Possible NYRA Plan Concerns Saratoga Group

Concerned Citizens for Saratoga Racing opposes too much control by governor.

A Saratoga Springs Thoroughbred group is blasting a plan for the future of the New York Racing Association that it claims is being circulated by Gov. Andrew Cuomo.

The Concerned Citizens for Saratoga Racing, without specifically citing its sources, said May 24 the governor's draft proposals allow for too many government appointees on the NYRA board, gives the governor say over who would chair the board, and reduces by some level VLT proceeds that currently go for capital improvements at Aqueduct Racetrack, Belmont Park, and Saratoga Race Course.

In a written statement, the Cuomo administration did not specifically address the Saratoga group's claims about the governor's negotiating position regarding NYRA's future governance model.

"Governor Cuomo and the Legislature saved NYRA from yet another bankruptcy in 2012 and installed a board and management team that has brought success on every metric, while being accountable to the racing industry, taxpayers, and host communities, including Saratoga Springs,'' said Cuomo spokesman Richard Azzopardi. "The governor will ensure the future of NYRA continues this trajectory of success."

The warning by the Saratoga group, which includes at least two former NYRA board members, comes as Cuomo and lawmakers consider options for the future governance of the Thoroughbred racing corporation as it seeks to emerge from a period in which Cuomo has had control over the appointments of a majority of the board. The 2012 reorganization law, which was to have expired last year, was extended until the end of 2016. 

A decision to revert NYRA back to private control, or to extend the state control period for another year, must be made before the state Legislature ends its 2016 session on June 16.

Maureen Lewi, chair of Concerned Citizens for Saratoga Racing, said the group has compiled the list of what it says are Cuomo's NYRA ideas from "various sources" over the past week. She did not elaborate.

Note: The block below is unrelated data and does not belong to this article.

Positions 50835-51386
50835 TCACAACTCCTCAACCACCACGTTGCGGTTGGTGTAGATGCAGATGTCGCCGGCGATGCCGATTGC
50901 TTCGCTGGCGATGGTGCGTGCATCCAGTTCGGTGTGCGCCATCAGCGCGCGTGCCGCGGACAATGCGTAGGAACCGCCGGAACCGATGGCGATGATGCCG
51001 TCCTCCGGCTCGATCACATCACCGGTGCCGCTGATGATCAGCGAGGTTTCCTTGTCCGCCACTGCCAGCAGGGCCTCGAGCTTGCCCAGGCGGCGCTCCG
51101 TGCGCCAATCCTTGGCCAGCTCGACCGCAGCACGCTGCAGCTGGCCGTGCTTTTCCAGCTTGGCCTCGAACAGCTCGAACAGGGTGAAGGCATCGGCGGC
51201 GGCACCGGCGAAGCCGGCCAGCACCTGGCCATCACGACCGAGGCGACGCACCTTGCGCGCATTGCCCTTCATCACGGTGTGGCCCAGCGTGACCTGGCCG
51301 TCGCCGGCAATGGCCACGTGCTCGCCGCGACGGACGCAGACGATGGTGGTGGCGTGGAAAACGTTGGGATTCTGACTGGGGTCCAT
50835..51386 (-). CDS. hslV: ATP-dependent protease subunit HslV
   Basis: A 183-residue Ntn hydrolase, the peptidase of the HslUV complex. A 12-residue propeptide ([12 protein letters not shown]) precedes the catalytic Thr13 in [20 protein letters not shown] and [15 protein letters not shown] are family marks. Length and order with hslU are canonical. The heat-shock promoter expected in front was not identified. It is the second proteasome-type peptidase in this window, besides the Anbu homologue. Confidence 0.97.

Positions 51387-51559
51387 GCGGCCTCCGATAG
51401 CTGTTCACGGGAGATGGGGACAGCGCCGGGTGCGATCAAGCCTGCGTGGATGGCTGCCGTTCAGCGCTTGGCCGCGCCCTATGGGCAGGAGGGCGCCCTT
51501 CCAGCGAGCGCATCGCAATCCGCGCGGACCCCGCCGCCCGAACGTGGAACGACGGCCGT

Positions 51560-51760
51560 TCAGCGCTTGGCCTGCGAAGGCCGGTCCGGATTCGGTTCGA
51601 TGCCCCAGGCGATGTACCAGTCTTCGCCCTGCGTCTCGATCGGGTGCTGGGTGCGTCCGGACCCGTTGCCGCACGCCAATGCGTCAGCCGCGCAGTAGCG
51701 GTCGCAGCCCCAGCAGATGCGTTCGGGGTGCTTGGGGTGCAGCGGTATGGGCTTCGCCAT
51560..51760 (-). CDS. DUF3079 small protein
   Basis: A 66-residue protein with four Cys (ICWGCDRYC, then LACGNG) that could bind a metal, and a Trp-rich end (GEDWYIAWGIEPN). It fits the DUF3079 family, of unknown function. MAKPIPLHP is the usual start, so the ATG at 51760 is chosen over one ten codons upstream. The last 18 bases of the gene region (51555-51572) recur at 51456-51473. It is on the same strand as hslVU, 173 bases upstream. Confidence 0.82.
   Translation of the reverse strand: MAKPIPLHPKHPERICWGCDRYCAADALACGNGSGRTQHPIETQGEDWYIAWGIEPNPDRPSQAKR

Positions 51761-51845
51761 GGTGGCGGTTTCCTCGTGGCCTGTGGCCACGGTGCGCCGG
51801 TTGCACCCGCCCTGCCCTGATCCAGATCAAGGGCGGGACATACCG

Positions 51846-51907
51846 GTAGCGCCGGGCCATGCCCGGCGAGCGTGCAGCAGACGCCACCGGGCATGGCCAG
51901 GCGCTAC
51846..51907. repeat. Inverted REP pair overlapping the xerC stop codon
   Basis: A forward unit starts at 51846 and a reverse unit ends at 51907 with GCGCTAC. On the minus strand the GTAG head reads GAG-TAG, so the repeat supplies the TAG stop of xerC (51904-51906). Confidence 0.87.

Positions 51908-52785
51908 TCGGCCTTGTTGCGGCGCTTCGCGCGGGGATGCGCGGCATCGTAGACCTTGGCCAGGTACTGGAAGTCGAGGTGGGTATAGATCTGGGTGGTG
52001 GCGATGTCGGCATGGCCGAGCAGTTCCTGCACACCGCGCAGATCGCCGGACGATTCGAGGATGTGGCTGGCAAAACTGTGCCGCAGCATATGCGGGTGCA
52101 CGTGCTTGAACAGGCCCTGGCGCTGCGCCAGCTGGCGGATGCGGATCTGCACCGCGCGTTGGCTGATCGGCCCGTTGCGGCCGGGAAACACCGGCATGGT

"We decided to get it out now before too many things happen,'' Lewi said of the NYRA governance discussions taking place at the state Capitol.

The group said the governor wants to appoint five of 15 board members of a re-privatized NYRA, not including the one selection apiece that would come from the heads of the Assembly and Senate. The group claims Cuomo also wants to appoint the new chair and to divert an unknown amount of money that now goes to NYRA purses and breeding funds.

The group also says the Cuomo plan calls for providing "sweeping new powers to various public agencies" that would be able to "manipulate NYRA's budget and operations.''

"Four years ago, this governor promised to return NYRA to a not-for-profit corporation in three years. He did not keep that promise last year. This year, his plan is another means by which he is seeking to exert his control over NYRA and the future of our state's Thoroughbred racing industry,'' the group said in a statement. The group's members include John Hendrickson and Charles Wait, both former NYRA board members.

Cuomo has not formally released any plan for NYRA's future. Whatever emerges would be subject to negotiation with the Legislature.

The heads of the Assembly and Senate racing committees last week outlined plans lawmakers are considering for the future of NYRA. Senator John Bonacic said one Senate idea called for three government appointees to the board--one by Cuomo and the other two by the legislative leaders. He said the NYRA CEO, currently Chris Kay, would get a seat on the board, as would one representative apiece from the New York Thoroughbred Breeders and the New York Thoroughbred Horsemen's Association. Eight members would be considered as representing the "private" sector, under one Senate plan, although they would have to be approved by the executive committee of the existing NYRA reorganization board.

Assemblyman Gary Pretlow last week said one Assembly plan calls for all current NYRA board members appointed by the governor to be removed while the NYRA-selected members could stay. His plan mirrored Bonacic's with three members appointed by the governor and legislative leaders and a voting role for the horsemen and breeders group.